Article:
Tags

, , , , , , , , , ,

With Thanksgiving madness, I fell a little bit behind on my reading log, but I have been reading (almost done with my list!), so I’m playing catch-up this week. Next up? Flat Out Love, by Jessica Park.

I picked this NA title for a few reasons: first, when I went to Twitter with the question “What early NA titles do you think best represent the genre?”, lots of people responded with this book. Another thing that drew me to Park’s novel is the fact that, like many titles in NA, it began life as a self-published work that gained so much attention it was eventually picked up by a traditional publisher and re-released.

I dove into this one a few weekends ago, and I couldn’t put it down (even at the point when I found myself quietly crying on the couch while hubby watched in concern). Julie is a college freshman in Boston who, through an error of judgment, lands in the city without a place to live right before starting her freshman year. When a college friend of her mom’s offers to take her in, Julie doesn’t count on falling in love…twice…and becoming another member of the quirky family. Although romance features heavily in the book, there’s a lot more going on in Julie’s world, including school, issues with her estranged father, and trying to decide what she wants her adulthood to look like.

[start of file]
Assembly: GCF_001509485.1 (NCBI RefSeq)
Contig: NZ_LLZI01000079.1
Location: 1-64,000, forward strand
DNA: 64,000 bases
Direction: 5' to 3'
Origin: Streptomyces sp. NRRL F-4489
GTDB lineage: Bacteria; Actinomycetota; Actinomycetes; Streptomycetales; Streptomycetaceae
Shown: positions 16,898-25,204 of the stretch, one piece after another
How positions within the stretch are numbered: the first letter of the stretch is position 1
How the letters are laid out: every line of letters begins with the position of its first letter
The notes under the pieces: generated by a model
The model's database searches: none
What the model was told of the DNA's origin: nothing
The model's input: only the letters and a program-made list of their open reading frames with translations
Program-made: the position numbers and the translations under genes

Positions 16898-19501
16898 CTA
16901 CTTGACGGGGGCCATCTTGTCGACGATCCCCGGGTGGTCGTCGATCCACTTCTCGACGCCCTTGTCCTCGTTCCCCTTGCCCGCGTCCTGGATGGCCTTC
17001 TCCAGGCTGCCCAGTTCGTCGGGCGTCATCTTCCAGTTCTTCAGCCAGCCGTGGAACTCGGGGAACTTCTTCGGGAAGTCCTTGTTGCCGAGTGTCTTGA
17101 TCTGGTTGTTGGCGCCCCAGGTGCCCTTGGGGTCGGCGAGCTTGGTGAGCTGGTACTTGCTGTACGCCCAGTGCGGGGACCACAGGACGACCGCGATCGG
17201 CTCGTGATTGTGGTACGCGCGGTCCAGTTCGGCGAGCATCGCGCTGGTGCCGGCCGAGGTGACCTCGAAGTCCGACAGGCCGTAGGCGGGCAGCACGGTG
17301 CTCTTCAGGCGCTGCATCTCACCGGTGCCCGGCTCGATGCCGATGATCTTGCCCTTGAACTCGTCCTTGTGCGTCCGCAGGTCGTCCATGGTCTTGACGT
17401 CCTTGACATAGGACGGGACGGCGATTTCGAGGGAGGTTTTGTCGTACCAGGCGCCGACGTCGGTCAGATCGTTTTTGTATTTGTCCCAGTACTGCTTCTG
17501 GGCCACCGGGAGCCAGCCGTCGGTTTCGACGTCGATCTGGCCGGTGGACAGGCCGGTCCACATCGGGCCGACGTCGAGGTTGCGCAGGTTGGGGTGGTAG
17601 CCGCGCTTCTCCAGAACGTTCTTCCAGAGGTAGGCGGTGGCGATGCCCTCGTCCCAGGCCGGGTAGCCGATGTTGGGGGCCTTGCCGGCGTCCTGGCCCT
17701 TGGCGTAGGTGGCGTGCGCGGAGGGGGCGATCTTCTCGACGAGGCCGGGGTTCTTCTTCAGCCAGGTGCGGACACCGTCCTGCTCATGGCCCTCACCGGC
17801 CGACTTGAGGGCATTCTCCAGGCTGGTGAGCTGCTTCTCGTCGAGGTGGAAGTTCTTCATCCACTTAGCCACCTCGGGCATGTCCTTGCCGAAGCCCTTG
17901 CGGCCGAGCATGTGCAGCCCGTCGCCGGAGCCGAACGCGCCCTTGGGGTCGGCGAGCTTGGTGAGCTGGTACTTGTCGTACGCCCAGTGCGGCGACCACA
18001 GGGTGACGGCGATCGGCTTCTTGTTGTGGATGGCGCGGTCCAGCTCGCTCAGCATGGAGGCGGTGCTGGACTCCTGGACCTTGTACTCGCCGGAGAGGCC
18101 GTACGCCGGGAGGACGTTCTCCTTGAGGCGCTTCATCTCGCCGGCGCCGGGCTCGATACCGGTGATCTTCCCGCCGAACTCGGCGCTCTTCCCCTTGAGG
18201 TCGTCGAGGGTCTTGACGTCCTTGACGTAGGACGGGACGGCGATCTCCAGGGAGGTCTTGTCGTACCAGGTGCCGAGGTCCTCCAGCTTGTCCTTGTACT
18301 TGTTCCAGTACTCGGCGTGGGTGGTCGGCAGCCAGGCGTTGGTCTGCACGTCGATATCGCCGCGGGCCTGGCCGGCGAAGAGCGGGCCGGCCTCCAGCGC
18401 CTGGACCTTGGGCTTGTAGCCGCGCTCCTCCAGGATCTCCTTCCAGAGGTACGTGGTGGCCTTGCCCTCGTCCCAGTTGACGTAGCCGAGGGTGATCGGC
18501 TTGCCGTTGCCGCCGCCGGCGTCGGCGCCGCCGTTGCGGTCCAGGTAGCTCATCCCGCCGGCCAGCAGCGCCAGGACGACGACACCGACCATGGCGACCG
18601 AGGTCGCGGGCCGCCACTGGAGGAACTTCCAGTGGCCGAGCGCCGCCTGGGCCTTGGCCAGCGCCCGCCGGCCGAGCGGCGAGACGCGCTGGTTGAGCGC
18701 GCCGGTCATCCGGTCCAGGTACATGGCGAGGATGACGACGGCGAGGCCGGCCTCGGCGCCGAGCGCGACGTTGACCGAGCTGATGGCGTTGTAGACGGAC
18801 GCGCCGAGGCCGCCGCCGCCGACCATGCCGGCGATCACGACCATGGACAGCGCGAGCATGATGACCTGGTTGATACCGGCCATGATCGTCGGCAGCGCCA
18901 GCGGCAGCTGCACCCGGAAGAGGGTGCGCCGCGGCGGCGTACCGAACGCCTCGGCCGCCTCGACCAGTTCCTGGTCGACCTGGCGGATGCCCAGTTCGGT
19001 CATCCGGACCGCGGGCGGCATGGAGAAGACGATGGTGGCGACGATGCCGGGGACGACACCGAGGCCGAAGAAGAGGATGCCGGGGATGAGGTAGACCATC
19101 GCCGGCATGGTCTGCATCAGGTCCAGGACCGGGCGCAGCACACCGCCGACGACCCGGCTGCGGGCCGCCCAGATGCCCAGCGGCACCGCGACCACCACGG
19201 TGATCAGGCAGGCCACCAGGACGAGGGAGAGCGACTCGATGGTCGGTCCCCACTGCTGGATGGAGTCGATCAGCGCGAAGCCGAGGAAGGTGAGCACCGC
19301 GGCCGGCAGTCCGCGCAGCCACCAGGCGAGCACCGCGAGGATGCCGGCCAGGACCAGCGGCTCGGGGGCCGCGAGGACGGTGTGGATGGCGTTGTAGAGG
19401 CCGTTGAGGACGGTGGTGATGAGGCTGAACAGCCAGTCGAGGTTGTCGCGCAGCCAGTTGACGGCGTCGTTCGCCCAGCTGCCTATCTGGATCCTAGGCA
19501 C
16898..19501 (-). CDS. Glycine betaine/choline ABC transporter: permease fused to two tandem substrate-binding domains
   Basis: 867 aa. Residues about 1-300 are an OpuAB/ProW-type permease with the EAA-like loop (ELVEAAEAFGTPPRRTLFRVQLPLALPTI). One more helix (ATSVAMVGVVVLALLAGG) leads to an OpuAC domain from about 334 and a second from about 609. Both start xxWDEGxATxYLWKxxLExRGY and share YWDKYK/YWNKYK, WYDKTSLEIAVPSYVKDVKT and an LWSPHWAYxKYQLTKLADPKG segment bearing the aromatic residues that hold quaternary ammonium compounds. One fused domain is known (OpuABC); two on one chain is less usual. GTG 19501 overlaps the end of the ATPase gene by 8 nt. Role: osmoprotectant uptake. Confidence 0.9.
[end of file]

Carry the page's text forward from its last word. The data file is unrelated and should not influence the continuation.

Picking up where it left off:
What Makes it NA?

The college setting is a huge component of most NA literature, but so is the struggle to become an adult that expands beyond Julie’s classes and into her family and personal life. She’s very much in the “what now?” step I’ve talked about before as the dividing line between YA (who am I?) and NA. For her, the idea of “what now?” encompasses classes, friendships, family, and romance; in short, she spends the book figuring out what direction her adult life might take. As with other NA titles, she hasn’t completely figured everything out by the end of the book, but it’s obvious to readers that she’s heading in a solid direction (with a truly adult love interest, a huge contrast to her failed high school relationship). All in all, this book is as my friends on Twitter reported: a great example of the NA genre.

What about you? Have you read FLAT OUT LOVE? Tell me what you think!

Advertisements